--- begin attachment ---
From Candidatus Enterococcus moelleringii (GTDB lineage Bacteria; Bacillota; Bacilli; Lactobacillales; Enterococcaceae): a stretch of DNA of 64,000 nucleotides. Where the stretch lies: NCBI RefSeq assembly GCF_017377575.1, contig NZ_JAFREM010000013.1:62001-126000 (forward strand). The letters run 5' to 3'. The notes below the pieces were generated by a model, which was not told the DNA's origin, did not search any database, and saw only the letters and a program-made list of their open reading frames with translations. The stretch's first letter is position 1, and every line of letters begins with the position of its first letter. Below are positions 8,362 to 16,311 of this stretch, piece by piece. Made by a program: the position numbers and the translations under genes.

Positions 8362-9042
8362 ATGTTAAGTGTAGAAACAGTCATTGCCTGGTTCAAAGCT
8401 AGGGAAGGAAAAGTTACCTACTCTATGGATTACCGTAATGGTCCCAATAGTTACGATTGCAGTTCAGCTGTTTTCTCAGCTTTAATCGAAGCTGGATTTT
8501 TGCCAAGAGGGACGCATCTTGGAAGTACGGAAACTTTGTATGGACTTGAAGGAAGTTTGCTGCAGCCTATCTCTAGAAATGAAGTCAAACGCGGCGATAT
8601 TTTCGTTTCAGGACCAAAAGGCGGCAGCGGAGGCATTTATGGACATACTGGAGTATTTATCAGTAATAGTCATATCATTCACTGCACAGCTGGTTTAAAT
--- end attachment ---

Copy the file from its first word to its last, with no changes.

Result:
From Candidatus Enterococcus moelleringii (GTDB lineage Bacteria; Bacillota; Bacilli; Lactobacillales; Enterococcaceae): a stretch of DNA of 64,000 nucleotides. Where the stretch lies: NCBI RefSeq assembly GCF_017377575.1, contig NZ_JAFREM010000013.1:62001-126000 (forward strand). The letters run 5' to 3'. The notes below the pieces were generated by a model, which was not told the DNA's origin, did not search any database, and saw only the letters and a program-made list of their open reading frames with translations. The stretch's first letter is position 1, and every line of letters begins with the position of its first letter. Below are positions 8,362 to 16,311 of this stretch, piece by piece. Made by a program: the position numbers and the translations under genes.

Positions 8362-9042
8362 ATGTTAAGTGTAGAAACAGTCATTGCCTGGTTCAAAGCT
8401 AGGGAAGGAAAAGTTACCTACTCTATGGATTACCGTAATGGTCCCAATAGTTACGATTGCAGTTCAGCTGTTTTCTCAGCTTTAATCGAAGCTGGATTTT
8501 TGCCAAGAGGGACGCATCTTGGAAGTACGGAAACTTTGTATGGACTTGAAGGAAGTTTGCTGCAGCCTATCTCTAGAAATGAAGTCAAACGCGGCGATAT
8601 TTTCGTTTCAGGACCAAAAGGCGGCAGCGGAGGCATTTATGGACATACTGGAGTATTTATCAGTAATAGTCATATCATTCACTGCACAGCTGGTTTAAAT